In a performance economy, object of the sale is not the product itself but rather the performance it provides, and the benefits offered to the user.
Closely associated with cradle to cradle principles is the notion of performance economy. How can we create the highest possible use value for the longest possible time while consuming as few material resources and energy as possible?

As a response to the environmental challenges of high waste volumes related to mass consumption, and in order to address the structural issues of rising public debt, persistent unemployment and slow economic growth, Walter Stahel – often labelled as the father of circular economy- challenged businesses to operate a shift from traditional manufacturing to what he calls the Functional Service Economy (Stahel, 2010). The objectives of this “performance” economy are to exploit science and knowledge as drivers to uncouple revenue and wealth creation from resource throughput, by focusing on smart materials, smart goods and smart solutions.

With Stahel contributions, the Functional Service Economy is translated into a set of innovative business models that integrate products and services into solutions to create wealth and jobs with considerably less resource consumption. Following the same line of thought than Cradle to cradle authors, Stahel’s approach departs from the traditional sustainable development of “doing things right” (i.e. looking at end-of-pipe recycling technologies) to ‘doing the right things’.  In the “Doing things right” approach, the focus may be on clean tech processes, or eco-design solutions. The main aim is to reduce environmental impact such as the release of toxic substances or the waste generation.  If this approach has led to the emergence of green economy principles and the improvement of recycling, Stahel states, it somewhat ignored the social potential of wealth and job creation. By widening the scope to systemic solutions, Stahel goes a step further and provides a roadmap to rethink resource efficiency at a system level. In contrast to conventional recycling, strategies for higher resource efficiency aim at reducing the volume and speed of resource flow through the economy (Stahel, 1997). According to Stahel, businesses should go beyond recycling and explore solutions that enable the use of remanufactured and upgraded components and goods, and develop commercial innovations to keep goods in use as long as possible. Among the strategies for a higher resource efficiency are those for a longer and more intensive use of goods, those for dematerialized goods, and those for innovative system solutions (Stahel, 1997). According to the author, the preference of sufficiency over efficiency and a focus on systems solution over product/manufacturing focus are key to the shift towards performance economy. As these two strategies can be seen as the core of the circular economy, they are explained below.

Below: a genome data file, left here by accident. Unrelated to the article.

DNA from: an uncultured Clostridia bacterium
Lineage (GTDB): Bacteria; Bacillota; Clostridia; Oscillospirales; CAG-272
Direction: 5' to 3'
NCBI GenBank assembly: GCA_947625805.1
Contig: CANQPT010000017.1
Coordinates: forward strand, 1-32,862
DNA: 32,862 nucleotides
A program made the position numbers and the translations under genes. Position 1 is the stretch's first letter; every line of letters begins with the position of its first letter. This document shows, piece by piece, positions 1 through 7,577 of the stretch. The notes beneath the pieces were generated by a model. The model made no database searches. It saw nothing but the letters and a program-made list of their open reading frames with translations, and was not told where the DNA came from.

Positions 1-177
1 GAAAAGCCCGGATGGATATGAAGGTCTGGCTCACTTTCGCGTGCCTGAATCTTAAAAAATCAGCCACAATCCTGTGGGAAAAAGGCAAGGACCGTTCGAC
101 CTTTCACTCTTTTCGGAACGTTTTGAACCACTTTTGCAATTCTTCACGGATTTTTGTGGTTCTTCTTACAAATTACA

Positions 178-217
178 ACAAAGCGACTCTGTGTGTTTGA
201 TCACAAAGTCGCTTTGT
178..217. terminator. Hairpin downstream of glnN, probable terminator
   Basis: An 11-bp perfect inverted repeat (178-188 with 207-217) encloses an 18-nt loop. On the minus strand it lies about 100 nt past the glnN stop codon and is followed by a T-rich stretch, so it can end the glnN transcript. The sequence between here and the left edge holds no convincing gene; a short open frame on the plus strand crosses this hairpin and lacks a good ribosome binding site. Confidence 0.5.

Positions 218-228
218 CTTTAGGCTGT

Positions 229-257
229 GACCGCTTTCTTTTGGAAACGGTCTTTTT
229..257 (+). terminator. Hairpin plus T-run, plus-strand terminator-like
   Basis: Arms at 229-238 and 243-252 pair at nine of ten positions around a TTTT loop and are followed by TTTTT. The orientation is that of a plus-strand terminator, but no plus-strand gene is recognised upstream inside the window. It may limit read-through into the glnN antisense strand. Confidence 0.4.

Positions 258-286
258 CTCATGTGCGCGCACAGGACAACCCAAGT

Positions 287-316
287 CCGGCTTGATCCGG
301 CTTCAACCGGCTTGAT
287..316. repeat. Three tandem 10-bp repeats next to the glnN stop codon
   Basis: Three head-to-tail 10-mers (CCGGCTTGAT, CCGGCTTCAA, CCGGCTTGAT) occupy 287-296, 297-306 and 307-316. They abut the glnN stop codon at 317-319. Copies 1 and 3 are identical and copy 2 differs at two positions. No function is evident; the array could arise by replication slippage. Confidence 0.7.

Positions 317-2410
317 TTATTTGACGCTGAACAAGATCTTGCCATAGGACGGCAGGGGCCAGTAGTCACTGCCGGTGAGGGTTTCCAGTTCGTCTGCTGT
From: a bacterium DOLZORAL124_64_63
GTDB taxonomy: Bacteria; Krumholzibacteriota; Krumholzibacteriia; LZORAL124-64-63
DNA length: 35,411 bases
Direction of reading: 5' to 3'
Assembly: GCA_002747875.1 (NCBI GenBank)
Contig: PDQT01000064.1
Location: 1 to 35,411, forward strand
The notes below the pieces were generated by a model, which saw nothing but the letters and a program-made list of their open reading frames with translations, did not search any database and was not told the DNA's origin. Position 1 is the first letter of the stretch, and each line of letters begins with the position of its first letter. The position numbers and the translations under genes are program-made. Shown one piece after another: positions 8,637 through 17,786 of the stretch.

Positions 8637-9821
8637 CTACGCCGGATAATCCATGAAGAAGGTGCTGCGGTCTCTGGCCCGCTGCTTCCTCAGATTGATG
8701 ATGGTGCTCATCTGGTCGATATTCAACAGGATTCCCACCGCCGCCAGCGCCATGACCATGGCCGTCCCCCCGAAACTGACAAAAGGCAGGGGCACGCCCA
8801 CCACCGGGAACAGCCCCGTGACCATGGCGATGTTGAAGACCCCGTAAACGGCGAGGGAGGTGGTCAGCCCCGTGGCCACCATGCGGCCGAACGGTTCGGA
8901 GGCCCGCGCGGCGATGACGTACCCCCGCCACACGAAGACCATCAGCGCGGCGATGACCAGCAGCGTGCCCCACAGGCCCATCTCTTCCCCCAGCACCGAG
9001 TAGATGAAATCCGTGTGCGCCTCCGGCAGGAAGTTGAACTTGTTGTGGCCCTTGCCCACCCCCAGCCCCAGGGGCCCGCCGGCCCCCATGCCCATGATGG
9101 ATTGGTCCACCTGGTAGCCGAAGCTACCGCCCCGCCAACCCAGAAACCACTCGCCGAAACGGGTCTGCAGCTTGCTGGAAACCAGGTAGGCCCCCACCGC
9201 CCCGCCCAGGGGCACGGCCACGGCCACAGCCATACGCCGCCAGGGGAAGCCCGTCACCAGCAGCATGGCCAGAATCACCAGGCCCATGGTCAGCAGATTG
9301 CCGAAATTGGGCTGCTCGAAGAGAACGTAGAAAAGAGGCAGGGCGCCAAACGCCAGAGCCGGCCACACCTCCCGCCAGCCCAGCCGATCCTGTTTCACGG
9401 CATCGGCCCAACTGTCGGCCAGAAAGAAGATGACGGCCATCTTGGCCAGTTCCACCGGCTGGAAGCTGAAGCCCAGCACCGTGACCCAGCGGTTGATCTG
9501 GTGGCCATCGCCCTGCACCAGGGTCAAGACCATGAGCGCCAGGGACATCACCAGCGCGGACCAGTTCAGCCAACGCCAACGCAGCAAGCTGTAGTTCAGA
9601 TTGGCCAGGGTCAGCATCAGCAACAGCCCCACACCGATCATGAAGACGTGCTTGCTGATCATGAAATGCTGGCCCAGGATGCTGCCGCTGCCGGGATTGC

Sufficiency over efficiency

One key principle behind the performance economy is to adopt sufficiency strategies. “Sufficiency solutions can mean turning a problem into an opportunity or a virtuous loop, in the sense of finding solutions that do away with unwanted environmental and social effects but without renouncing or reducing needs” (Stahel 2010). In the Functional Service Economy, sufficiency solutions act as an economic driver, because the minimisation of resource inputs directly increases profits. Receiving the same amount of revenue for delivering the desired performance with fewer resources increases the competitiveness and profits of the supplier. Examples of this approach can be Zero Energy Homes (in which a combination of good insulation and structural design requires little or no energy to heat the building), or non-sticking cleaning surfaces in which cleaning products become unnecessary. In the gardening sector, sheep use to replace herbicide and mechanical mowers, or in the hygiene sector, waterless urinals are other examples following a “sufficiency” strategy.

Selling performance instead of products

One major contribution from Stahel is in the formalisation of what a performance economy would mean at business level. In a performance economy, object of the sale is not the product itself but rather the performance it provides, and the benefits offered to the user. It necessitates a major shift in the roles, tasks and responsibilities of the provider of the solution. The liability of the provider is related to how well the solution performs instead of its manufacturing quality only.  Payment is due when performance is delivered instead of at the transfer of property rights.  The goods at the origin of the services may also remain property of the solution provider, which bears strong consequences in terms of design and management: the provider has to care for its products. He is incentivized to produce long lasting and durable products with fewer resource inputs as compared to selling goods only.

Examples of business models selling performance are plenty: chemical management services and rent a molecule in the chemical industry, rental and operational leasing in the real estate business, selling indoor climate for energy companies, textile leasing in the hospitality and hospital industry, and all recent examples affiliated to collaborative consumption and sharing platforms (Airbnb, Uber, etc.). When the business model of selling goods as services started to be recognised as a general research topic, new terms were developed, such as “Product-Service-Systems” and “servicizing” in the late 1990s, early 2000s (Mont, 2002, Halme et al, 2007). These terms are synonyms for selling goods as services, which form a key strategy to meet the objectives of a circular economy.